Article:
Meeting Abstract

P2-31  Tuesday, Jan. 5 15:30  Physiological Responses of Phyllaplysia taylori to Future Climate Change Scenarios FAYE, LE; San Francisco State University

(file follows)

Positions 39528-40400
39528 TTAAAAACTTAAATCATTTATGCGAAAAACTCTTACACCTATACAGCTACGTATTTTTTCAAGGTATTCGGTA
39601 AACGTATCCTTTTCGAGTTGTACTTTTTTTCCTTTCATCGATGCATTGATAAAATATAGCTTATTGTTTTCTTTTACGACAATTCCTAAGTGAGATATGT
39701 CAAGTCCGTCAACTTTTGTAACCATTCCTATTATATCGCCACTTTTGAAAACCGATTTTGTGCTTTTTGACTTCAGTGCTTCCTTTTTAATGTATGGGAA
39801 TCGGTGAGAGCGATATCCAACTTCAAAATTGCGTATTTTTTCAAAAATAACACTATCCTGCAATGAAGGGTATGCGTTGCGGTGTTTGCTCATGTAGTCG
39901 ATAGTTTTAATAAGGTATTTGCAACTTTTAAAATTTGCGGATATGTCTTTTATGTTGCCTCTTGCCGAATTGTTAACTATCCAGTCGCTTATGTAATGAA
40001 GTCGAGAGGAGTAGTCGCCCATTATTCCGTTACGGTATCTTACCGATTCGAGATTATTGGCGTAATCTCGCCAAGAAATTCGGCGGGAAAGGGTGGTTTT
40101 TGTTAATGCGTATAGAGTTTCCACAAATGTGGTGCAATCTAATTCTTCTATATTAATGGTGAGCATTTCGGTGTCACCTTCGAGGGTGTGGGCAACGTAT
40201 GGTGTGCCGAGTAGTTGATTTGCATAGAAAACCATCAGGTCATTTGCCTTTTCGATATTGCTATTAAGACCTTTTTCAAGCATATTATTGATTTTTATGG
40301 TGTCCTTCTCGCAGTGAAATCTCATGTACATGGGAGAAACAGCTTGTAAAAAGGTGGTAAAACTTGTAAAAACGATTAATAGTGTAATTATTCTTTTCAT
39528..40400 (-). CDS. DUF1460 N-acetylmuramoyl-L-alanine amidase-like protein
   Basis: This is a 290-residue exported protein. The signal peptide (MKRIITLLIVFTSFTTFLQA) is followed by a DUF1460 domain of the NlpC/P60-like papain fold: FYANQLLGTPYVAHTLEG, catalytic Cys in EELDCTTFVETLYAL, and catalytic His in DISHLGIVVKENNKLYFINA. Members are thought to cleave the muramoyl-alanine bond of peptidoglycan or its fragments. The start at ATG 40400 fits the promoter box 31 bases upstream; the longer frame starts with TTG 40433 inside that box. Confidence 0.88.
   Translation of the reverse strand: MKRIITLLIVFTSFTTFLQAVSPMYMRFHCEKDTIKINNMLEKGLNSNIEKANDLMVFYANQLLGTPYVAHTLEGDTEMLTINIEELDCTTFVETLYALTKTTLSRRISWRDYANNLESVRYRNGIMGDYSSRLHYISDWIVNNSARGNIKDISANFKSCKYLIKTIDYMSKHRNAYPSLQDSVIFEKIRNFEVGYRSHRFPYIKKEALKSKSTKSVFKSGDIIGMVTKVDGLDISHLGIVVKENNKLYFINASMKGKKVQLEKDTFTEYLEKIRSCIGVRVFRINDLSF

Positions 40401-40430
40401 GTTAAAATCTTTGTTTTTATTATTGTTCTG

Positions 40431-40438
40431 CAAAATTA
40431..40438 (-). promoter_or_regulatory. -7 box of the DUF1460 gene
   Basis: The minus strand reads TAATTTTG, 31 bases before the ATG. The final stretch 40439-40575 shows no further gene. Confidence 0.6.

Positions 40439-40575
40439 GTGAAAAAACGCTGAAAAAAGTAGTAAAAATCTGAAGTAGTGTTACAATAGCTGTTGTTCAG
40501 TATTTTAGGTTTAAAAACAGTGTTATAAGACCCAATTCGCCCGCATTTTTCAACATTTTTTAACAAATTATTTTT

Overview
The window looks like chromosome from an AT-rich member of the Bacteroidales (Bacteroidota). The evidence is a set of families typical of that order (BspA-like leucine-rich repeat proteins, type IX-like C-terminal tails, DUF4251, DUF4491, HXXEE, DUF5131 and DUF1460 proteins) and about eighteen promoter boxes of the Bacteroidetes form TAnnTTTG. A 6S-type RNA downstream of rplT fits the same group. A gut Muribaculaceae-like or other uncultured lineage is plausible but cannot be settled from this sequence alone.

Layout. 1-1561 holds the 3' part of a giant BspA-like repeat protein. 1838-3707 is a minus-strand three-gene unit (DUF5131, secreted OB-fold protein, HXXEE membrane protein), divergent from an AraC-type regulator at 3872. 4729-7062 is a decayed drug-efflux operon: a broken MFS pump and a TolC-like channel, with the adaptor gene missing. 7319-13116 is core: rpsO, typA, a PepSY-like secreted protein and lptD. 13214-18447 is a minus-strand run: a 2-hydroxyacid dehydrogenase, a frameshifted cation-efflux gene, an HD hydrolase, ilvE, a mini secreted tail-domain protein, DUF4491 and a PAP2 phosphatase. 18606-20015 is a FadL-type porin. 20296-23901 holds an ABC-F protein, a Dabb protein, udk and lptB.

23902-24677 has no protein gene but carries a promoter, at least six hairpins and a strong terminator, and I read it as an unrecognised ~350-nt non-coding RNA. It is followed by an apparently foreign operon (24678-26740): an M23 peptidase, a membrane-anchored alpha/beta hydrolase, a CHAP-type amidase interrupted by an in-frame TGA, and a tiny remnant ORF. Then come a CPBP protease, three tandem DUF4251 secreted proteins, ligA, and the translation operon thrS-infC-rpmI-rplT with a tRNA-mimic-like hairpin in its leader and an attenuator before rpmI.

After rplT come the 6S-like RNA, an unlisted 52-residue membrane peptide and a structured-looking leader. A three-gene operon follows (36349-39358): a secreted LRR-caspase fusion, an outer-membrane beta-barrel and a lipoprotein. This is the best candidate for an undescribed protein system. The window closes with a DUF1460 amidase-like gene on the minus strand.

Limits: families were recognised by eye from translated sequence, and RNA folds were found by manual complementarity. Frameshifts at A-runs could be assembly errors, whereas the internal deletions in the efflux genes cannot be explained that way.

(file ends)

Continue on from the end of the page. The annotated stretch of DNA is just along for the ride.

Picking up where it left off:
As climate change continues to impact marine organisms, it is essential to understand the effects of temperature and salinity increases in San Francisco Bay on the ecologically important marine mollusk Phyllaplysia taylori. P. taylori is sea hare that lives on the eelgrass beds of the Pacific coast, composed of eelgrass species Zostera marina, and is an integral part of eelgrass bed ecology, consuming epiphytes from eelgrass blades and allowing Z. marina leaves to photosynthesize successfully. It is hypothesized that P. taylori individuals exposed over multiple weeks to predicted future average temperatures will have lower respiration rates, indicating lower metabolic stress, when exposed to extreme temperature fluctuations, such as those seen during low tide, than individuals exposed to mean current temperatures. This phenotypic plasticity was observed in P. taylori after a two-week exposure to future average temperature scenarios, with lower respiration rates when exposed to extreme temperatures than individuals exposed to current average temperatures. An affect of handling was observed which increased respiration rates regardless of temperature, with rates returning to normal over the course of 4 hours post-handling. The combined effects of exposure to both current and future average temperature and salinity will be assessed by examining more respiration rates, epiphyte consumption, and reproductive output. With a full picture of the affects on physiological performance, it will be possible to understand how climate change might impact the overall fitness of P. taylori, which plays a large role in determining the resilience of eelgrass restoration in San Francisco Bay.